No. 9 of Crime Prevention Research Review. Washington, D.C.: U.S. Department of Justice, Office of Community Oriented Policing Services.http://www.ric-zai-inc.com/Publications/cops-w0692-pub.pdf
Puzzanchera, Charles, Benjamin Adams, and Sarah Hockenberry. 2012. Juvenile Court Statistics 2009
. Pittsburgh, PA: National Center for Juvenile Justice.http://www.ojjdp.gov/pubs/239114.pdf
Schur, Edwin. 1973. Radical Nonintervention: Rethinking the Delinquency Problem
. Englewood Cliffs, New Jersey: Prentice-Hall.
Following are CrimeSolutions.gov-rated programs that are related to this practice:Multidimensional Treatment Foster Care–Adolescents
A behavioral treatment alternative to residential placement for adolescents who have problems with chronic antisocial behavior, emotional disturbance, and delinquency. This program is rated Effective. It was associated with a significant drop in official criminal referral rates, involvement in criminal activities, and days spent in lock up among MTFC-A boys. Similarly, the program was associated with a significant reduction in delinquency and days spent in lock up among MTFC-A girls.Multisystemic Therapy (MST)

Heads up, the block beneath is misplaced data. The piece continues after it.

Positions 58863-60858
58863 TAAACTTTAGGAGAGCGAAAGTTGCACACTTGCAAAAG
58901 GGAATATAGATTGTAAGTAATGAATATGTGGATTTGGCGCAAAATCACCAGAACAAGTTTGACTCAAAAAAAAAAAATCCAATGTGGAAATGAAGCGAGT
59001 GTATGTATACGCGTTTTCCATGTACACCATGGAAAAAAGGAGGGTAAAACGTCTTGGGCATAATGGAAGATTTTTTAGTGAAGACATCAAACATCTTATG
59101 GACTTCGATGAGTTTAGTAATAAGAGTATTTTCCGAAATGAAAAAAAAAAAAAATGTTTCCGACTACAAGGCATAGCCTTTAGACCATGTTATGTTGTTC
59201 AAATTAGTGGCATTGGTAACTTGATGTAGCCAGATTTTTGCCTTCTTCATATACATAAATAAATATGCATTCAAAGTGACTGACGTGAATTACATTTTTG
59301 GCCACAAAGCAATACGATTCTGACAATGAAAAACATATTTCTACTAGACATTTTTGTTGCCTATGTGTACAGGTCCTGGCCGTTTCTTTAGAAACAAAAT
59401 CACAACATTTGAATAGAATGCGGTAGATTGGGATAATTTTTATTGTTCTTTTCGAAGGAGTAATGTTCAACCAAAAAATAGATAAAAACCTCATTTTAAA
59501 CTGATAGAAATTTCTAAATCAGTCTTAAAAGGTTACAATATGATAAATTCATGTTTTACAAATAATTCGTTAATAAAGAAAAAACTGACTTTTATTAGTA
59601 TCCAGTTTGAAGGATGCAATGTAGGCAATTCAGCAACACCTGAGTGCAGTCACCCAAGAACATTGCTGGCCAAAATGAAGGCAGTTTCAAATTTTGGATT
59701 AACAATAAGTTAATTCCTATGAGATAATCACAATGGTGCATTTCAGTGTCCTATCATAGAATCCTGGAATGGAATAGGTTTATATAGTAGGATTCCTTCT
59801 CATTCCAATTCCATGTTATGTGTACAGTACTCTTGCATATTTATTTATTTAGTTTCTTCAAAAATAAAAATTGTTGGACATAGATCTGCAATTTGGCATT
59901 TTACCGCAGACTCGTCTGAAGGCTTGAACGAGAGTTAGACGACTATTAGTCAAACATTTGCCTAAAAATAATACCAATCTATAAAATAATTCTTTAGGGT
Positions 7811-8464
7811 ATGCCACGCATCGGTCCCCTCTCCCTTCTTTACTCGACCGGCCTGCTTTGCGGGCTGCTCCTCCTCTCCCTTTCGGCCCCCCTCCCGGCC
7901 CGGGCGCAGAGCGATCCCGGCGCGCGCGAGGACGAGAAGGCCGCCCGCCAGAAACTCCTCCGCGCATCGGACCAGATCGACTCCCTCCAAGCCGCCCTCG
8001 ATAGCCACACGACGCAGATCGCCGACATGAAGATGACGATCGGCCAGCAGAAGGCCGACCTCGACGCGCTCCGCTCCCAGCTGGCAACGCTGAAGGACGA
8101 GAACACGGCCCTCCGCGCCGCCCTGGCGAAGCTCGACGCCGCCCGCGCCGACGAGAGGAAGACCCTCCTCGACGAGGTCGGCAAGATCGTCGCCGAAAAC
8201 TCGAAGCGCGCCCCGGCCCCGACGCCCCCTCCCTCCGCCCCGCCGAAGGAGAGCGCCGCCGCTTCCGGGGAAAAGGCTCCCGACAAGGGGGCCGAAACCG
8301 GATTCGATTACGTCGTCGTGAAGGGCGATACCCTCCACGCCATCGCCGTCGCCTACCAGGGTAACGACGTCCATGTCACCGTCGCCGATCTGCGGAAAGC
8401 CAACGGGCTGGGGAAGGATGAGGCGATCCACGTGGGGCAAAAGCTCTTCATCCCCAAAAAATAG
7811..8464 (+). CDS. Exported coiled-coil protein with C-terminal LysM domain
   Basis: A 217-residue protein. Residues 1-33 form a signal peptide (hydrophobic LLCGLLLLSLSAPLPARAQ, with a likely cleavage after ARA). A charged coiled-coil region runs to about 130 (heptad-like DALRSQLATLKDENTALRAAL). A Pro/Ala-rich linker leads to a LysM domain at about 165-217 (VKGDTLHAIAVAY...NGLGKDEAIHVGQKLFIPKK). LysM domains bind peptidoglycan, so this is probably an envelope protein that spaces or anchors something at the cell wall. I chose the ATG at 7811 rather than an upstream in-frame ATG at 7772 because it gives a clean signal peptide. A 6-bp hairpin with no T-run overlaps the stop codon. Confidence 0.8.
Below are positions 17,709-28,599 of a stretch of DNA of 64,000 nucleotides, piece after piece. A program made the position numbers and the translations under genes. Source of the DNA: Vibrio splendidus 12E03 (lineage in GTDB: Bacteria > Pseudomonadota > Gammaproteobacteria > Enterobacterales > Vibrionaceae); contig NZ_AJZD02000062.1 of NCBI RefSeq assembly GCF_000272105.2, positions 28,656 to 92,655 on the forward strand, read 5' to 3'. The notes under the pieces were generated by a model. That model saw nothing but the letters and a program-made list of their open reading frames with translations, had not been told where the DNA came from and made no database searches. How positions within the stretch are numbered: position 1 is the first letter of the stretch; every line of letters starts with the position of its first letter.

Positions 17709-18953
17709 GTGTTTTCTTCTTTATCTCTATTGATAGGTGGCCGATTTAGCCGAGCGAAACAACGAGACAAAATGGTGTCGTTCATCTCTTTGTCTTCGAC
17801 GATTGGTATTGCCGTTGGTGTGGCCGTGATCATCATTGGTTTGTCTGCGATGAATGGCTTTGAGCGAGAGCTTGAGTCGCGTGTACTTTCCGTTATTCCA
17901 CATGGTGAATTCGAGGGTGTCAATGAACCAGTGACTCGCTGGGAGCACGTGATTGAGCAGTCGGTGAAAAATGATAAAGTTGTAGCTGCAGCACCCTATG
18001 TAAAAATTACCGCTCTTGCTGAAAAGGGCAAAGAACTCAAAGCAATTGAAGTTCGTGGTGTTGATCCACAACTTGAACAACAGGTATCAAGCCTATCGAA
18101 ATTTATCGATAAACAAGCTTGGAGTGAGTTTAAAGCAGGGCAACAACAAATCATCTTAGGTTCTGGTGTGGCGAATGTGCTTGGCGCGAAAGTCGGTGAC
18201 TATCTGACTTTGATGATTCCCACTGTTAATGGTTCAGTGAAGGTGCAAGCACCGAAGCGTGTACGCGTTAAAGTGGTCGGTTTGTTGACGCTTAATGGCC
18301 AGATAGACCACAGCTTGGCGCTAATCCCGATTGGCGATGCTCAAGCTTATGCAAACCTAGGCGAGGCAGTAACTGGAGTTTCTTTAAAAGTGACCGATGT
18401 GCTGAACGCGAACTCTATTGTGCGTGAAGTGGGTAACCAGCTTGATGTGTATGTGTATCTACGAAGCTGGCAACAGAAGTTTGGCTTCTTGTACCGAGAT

A family and community-based treatment program for adolescent offenders who have exhibited serious antisocial, problem, and delinquent behaviors. The program is rated Effective. The treatment group had fewer rearrests and spent fewer days incarcerated than a comparison group that received usual services The program had a positive impact on family cohesion and social skills for the intervention group; but over time did not show better substance use outcomes than the comparison.Indianapolis (Ind.) Family Group Conferencing Experiment